After a couple of hours, the ground leveled out and we hit a kind of plateau between the mountains, Mt. Kuju hidden in the distance by cloud cover. It felt almost as if we were hiking through a Scottish valley, or around Hogwarts, and I was almost disappointed not to see any sheep on the hills.

In the distance was a small, thick stoned building, with a flurry of hikers coming in and out of it – it was time to lunch!

Pulling out the kettle from my bag, Rika got the gas fired up and we were moments away from our cup noodles! Alas, we had to wait a further 3 minutes for the water to penetrate and make delicious our noodles, but oh boy were they satisfying after a long hike, sitting in the cool, white interior of the hut.

Where we were headed

Where we were headed

The final accent was a head of us, and as proven so far, snow spikes weren’t really necessary for climbing up! Following the scattered path of rocks dotted with yellow splodges, we were occasionally afforded the sight of the peak were climbing for a seconds at a time as the weather broke and a blue sky appeared.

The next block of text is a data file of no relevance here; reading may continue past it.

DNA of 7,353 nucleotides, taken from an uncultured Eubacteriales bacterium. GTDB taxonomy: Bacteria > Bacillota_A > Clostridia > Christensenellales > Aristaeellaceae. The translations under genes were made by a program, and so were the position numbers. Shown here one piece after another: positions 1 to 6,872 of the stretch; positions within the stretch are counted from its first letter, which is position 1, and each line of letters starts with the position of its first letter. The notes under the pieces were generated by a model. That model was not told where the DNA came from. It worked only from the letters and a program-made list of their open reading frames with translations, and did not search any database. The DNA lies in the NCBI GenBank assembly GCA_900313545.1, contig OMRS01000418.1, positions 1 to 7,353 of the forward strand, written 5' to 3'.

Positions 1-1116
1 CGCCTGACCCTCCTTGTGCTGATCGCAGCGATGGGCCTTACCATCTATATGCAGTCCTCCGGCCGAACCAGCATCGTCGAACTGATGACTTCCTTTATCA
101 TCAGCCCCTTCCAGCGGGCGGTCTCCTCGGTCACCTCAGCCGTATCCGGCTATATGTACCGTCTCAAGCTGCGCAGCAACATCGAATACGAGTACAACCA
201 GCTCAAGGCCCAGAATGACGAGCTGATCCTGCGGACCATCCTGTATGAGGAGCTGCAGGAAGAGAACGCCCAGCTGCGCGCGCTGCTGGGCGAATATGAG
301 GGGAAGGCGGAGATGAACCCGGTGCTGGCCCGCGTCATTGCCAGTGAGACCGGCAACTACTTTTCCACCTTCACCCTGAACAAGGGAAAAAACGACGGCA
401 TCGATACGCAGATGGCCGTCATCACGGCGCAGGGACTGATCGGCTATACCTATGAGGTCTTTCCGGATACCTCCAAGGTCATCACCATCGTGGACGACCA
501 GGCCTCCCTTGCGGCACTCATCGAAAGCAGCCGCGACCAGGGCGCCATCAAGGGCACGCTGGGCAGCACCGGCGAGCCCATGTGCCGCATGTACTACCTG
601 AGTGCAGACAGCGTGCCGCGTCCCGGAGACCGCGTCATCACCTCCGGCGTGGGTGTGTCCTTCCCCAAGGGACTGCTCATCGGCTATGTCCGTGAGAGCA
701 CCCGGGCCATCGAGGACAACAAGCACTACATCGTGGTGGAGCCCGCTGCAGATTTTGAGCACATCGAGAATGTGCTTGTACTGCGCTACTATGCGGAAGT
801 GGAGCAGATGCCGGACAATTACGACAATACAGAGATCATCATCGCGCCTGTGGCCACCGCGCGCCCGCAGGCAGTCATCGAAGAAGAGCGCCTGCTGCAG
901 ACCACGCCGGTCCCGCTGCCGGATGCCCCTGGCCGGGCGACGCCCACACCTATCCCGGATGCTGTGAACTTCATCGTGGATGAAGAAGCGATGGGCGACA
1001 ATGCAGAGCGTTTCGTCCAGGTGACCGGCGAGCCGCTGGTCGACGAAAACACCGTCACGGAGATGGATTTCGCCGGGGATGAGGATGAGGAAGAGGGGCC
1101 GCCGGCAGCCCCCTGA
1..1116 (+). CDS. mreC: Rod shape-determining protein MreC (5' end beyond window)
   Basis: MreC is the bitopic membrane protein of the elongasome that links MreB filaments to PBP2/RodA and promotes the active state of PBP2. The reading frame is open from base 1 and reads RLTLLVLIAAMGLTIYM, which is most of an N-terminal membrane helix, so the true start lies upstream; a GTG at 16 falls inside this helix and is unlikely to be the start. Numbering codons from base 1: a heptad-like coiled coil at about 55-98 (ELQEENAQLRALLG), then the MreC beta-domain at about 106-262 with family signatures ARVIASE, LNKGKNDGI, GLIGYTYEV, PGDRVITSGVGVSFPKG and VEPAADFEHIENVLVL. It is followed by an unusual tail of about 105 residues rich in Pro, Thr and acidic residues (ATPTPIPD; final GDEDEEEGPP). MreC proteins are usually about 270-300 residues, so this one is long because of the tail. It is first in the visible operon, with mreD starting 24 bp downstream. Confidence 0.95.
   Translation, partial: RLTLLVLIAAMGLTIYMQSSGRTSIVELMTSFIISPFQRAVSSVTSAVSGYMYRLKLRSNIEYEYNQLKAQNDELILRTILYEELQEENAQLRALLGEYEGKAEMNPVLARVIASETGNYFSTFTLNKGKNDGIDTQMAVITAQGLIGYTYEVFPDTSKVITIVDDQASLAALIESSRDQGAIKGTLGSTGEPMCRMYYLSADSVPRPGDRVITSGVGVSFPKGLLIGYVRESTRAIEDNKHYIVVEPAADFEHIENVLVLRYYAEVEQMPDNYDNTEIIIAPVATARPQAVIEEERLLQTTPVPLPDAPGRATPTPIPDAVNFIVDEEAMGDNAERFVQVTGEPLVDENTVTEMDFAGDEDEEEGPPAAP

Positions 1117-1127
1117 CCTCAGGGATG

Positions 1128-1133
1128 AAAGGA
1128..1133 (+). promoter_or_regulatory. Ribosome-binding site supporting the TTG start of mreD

Gonna bop, bop, bop, bop to the top!

Gonna bop, bop, bop, bop to the top!

A final ascent along the narrow, rocky ridge, the breaking mist showed the summit marker was in sight, as we raced to the top – we had done it!

Rather fortuitously, the weather took a rest from its grey mystery, and gave it near perfect views of the surrounding areas, and we even got some blue sky and blinded by sunlight as we posed for the obligatory photos at the 1786m sign. It had taken around 4 hours to get up to the top.

Kuju Peak

Reads – “Mt Kuju, 1786.5m”

Kuju peak pano

The old pano from the top

As quickly as the weather took to change, we were heading back down the mountain again, and so began the bit I was dreading; descending without spikes…

Things started off well, getting to the lunch-lodge with no real difficulties. Passing by and through rocky outcrops I had my first slips, landing squarely on my arse, but luckily on a fairly flat region of ground and so we continued, trekking through the relatively flat plains, the mists reducing visibility to only 15-20m forward and behind, with no sign of the clear blue skies we had seen at the peak.